Gov't to release EO on MRT-3 buyout in January
MANILA, Philippines - Malacañang is scheduled to release an executive order (EO) this month that will allow the government to buy out private investors in the Metro Rail Transit (MRT) Line 3.
Department of Transportation and Communications (DOTC) Secretary Joseph Emilio Abaya told reporters that President Benigno Aquino III's formal approval through the EO is needed before the government could move to acquire full control of the mass rail transit.
"I think it's not a matter of negotiating, it's a matter of government deciding as to how much they will be bought out. It's pretty much set so there's no room for backing out but the DOF (Department of Finance) has it figured out. There's an EO required to execute this so we are awaiting the EO," Abaya said.
Abaya earlier said the government wants full MRT-3 control so it would no longer have to pay its concessionaire, MRT Corp. (MRTC), huge fees every year.
In 2010, for instance, the government paid MRTC P7.87 billion, broken down as follows:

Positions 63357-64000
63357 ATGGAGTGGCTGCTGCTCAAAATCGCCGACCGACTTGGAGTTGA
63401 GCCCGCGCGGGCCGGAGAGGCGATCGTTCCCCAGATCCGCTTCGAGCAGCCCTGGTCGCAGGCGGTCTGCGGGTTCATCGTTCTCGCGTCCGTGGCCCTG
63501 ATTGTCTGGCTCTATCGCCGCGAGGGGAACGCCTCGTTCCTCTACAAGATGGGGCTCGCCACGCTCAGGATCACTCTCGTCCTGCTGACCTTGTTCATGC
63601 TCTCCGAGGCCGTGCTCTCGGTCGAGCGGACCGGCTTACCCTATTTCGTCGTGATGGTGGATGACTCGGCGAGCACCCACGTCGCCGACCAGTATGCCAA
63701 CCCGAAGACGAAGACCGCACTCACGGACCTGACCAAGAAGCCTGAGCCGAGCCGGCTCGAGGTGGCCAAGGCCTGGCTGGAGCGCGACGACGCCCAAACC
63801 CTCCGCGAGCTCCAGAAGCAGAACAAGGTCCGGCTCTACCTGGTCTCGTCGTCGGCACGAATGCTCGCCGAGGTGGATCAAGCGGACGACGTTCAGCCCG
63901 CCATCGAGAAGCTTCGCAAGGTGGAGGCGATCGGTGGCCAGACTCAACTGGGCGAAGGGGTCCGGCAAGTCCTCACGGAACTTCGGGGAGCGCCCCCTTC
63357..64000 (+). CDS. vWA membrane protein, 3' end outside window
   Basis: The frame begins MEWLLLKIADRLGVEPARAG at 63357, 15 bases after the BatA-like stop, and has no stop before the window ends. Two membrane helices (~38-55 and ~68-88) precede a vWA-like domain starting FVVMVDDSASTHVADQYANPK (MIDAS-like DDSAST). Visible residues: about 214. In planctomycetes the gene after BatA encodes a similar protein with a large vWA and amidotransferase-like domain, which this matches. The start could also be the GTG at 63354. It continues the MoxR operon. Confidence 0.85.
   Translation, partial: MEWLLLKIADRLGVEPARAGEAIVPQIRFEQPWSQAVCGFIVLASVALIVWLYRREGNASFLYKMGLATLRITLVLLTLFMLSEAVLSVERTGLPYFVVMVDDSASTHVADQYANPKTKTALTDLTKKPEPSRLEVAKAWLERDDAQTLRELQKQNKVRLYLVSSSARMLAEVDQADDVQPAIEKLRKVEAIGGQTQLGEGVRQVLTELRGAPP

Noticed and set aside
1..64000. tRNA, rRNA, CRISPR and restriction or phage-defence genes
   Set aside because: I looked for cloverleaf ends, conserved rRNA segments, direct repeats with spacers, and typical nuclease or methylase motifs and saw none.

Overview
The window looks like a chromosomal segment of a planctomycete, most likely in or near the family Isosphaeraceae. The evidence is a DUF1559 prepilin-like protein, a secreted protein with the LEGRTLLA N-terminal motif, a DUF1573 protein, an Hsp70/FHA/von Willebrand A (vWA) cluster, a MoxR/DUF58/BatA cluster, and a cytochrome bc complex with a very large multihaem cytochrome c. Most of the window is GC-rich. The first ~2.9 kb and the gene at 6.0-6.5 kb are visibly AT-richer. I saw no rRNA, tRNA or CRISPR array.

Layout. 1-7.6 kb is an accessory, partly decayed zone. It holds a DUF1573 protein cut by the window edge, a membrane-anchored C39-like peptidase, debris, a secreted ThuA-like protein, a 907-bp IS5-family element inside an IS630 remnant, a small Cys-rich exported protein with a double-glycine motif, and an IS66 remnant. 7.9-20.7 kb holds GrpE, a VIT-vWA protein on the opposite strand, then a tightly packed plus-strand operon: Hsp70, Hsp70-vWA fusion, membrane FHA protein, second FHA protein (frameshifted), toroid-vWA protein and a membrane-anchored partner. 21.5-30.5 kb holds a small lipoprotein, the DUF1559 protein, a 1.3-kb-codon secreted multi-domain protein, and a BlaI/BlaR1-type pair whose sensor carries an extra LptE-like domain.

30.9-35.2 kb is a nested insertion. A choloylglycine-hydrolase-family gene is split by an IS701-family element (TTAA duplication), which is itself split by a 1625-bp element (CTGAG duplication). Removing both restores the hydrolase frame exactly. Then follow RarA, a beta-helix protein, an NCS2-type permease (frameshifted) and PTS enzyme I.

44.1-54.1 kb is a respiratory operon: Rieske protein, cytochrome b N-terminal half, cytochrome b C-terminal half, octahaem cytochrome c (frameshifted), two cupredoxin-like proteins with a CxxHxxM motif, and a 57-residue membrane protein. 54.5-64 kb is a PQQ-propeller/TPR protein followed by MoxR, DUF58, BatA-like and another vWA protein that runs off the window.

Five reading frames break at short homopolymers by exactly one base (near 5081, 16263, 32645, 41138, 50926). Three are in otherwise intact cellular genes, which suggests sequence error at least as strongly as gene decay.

- P5.29 billion equity rental payment
- P1.18 billion maintenance cost
- P1.15 billion guaranteed debt payment
- P207 million insurance expense
- P34 million other fees
Buying out the private investors will also allow the government to push through with its plan to bid out the operation and management of MRT-3.
MRTC is now led by Metro Pacific Investments Corp. (MPIC) of the Pangilinan group, after buying the stake of the Sobrepeña family's Fil Estate group in the company years ago.
However, while MPIC own a substantial voting interest in MRTC, economic rights in the company is held mostly by the government, through state-run Development Bank of the Philippines (DBP) and Land Bank of the Philippines (LBP).
Fil Estate previously cashed in on MRT-3 by issuing bonds to creditors, mainly DBP and LBP, and committing the train line's cash flow to these creditors.
The banks hold about 80% economic interest in MRTC, but do not have voting rights.
The complicated MRT-3 ownership structure was a result of generous financial guarantees to the railway's proponents in the 1990s and succeeding efforts to resolve mounting debts the government had to shoulder following populist moves to keep fares down. - Rappler.com
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